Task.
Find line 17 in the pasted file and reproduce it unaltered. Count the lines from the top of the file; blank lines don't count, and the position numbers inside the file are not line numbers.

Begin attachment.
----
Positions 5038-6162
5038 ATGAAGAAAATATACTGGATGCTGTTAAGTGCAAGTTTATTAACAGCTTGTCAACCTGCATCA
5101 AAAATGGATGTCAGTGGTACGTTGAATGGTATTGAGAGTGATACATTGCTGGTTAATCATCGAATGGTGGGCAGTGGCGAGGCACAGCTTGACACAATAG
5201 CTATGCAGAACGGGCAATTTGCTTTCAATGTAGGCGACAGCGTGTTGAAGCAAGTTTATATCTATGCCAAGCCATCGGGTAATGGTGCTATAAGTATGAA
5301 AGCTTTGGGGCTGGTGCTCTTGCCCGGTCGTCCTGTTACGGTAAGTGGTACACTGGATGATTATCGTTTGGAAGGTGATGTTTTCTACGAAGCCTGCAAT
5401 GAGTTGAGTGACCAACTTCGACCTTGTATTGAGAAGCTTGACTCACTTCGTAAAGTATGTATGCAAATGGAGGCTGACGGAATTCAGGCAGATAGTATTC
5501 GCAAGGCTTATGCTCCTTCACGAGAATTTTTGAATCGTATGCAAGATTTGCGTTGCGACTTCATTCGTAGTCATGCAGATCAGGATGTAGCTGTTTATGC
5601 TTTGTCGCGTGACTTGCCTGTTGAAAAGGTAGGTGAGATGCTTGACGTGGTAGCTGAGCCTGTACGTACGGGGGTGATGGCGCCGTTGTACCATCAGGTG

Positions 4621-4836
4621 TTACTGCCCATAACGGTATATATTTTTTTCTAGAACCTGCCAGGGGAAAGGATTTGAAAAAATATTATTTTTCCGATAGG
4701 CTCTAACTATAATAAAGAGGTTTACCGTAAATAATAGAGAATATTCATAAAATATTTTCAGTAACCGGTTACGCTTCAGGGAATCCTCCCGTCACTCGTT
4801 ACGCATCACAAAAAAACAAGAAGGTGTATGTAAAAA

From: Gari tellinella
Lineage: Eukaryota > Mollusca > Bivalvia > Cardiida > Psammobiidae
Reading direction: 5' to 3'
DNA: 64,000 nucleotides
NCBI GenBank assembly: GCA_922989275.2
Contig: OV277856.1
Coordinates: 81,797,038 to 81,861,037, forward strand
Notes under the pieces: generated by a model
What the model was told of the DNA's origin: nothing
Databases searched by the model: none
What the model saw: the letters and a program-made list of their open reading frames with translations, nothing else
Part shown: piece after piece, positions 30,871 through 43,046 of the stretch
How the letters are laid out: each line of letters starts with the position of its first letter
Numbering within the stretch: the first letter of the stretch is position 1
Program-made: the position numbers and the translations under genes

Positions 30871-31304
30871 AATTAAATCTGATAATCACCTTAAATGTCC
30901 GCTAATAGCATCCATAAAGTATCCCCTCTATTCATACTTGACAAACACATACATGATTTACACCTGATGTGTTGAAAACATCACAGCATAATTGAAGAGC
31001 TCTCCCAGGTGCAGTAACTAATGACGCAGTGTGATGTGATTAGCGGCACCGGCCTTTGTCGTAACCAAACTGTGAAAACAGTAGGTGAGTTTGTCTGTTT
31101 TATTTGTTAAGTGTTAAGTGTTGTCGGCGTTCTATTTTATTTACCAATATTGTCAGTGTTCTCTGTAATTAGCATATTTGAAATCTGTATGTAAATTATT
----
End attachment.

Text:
NCBI GenBank assembly: GCA_922989275.2